At one end of the spectrum, a BTB may only facilitate one-on-one Internet-based connectivity between individual buyers and sellers. At the other extreme, a BTB venture might involve a joint sales and marketing arrangement among competitors. The BTB buzzword is not a unitary concept, and it is not susceptible to one-size-fits-all antitrust analysis.

Several guideposts will shape that analysis, however. Where the BTB venture is organized by competing firms, the agencies have indicated that the U.S. Department of Justice/FTC Antitrust Guidelines for Collaborations Among Competitors will provide the starting point in their BTB analysis. Following are the principal areas of focus:

Joint marketing. The guidelines recognize that agreements to sell, distribute or promote goods or services on a joint basis “may be pro-competitive, for example, where a combination of complementary assets enables products more quickly and efficiently to reach the marketplace.”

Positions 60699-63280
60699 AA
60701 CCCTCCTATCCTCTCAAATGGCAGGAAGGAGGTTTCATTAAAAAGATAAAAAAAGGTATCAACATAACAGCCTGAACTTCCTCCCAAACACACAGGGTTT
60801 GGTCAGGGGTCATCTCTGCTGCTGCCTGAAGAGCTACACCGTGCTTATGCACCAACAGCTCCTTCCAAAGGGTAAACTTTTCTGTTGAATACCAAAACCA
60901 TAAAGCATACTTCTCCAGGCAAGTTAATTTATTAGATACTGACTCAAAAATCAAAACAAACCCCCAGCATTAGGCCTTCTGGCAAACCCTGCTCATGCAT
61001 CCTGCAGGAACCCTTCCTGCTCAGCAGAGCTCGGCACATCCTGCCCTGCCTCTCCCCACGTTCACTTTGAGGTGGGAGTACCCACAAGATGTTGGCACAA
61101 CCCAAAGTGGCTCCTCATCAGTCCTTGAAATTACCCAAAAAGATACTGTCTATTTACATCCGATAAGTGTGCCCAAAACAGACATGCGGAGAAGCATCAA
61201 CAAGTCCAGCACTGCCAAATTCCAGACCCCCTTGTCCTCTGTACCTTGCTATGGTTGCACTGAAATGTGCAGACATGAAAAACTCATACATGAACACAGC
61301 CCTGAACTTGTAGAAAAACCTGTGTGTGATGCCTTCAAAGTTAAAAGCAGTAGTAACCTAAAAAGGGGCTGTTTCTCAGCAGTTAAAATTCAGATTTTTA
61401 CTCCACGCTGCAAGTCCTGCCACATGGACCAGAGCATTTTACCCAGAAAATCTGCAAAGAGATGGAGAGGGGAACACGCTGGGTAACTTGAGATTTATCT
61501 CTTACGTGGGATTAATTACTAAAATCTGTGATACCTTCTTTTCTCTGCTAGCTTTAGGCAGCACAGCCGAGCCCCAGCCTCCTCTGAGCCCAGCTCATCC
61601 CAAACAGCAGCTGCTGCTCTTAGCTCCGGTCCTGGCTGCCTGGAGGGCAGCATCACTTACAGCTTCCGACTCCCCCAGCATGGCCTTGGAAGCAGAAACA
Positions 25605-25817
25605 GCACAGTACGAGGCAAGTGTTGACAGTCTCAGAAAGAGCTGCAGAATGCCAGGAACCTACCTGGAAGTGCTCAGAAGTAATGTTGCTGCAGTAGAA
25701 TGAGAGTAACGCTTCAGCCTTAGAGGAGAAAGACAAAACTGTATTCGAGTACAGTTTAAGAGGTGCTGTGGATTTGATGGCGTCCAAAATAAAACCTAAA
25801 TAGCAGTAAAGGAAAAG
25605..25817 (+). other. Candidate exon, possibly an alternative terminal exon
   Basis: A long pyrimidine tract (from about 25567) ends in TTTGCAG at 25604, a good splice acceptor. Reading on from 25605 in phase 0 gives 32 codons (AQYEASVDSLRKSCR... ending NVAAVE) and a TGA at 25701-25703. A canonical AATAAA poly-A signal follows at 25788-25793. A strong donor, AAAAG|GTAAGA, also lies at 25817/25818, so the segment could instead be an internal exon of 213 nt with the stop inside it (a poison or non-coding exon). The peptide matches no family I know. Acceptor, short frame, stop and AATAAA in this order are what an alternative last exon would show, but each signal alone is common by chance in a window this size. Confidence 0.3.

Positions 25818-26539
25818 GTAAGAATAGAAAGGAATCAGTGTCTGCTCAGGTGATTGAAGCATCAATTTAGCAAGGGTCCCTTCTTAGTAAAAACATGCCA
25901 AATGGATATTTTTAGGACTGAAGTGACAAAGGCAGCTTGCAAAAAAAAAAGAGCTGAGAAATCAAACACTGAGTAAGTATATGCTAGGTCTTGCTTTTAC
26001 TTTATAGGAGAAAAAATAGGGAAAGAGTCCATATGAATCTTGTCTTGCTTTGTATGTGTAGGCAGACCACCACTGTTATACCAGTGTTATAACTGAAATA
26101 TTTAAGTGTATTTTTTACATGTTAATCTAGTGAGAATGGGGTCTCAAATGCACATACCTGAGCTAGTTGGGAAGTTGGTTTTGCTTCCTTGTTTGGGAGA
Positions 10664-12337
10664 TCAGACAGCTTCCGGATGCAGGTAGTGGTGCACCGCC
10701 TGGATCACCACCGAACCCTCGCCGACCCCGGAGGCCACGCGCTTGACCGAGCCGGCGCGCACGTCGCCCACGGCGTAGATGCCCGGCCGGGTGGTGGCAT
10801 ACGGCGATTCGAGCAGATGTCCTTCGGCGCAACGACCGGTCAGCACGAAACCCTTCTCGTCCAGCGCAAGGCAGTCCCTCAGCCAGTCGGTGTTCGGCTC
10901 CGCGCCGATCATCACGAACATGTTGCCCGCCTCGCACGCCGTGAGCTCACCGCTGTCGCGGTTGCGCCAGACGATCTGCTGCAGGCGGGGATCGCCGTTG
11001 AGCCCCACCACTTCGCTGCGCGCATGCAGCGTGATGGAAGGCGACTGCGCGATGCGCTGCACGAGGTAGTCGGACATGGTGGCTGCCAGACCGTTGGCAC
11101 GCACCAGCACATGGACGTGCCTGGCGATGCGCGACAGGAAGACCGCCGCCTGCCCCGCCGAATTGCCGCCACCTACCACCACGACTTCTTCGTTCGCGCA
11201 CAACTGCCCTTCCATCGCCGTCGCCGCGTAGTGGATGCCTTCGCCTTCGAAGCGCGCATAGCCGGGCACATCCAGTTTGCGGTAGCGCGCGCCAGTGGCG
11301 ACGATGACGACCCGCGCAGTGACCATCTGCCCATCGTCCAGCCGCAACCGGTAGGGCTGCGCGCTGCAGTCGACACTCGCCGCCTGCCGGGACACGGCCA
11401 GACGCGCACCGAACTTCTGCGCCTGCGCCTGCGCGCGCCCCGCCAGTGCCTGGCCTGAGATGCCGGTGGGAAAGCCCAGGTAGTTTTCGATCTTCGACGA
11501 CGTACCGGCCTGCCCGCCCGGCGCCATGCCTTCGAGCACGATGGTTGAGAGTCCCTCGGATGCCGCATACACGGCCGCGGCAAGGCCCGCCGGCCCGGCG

On the other hand, the guidelines caution that when a joint marketing arrangement involves agreements on price, output or other competitively significant variables, the arrangement can result in anti-competitive effects. Seller-oriented BTBs can expect heightened scrutiny to the extent that they involve such agreements.

Joint purchasing. The guidelines similarly recognize the pro-competitive and anti-competitive potential of joint purchasing. On the positive side, joint purchasing can reduce transaction costs through scale economies in purchasing, reduced manufacturing and warehousing costs, and other efficiencies. As a consequence, BTBs directed at joint purchasing normally will not raise serious antitrust concerns, unless either they pool purchases accounting for a substantial percentage of total market purchases of the relevant product (giving rise to “monopsony power” concerns); or the jointly purchased inputs represent a significant element of the competing firms’ downstream output costs (potentially resulting in downstream price stabilization or coordination).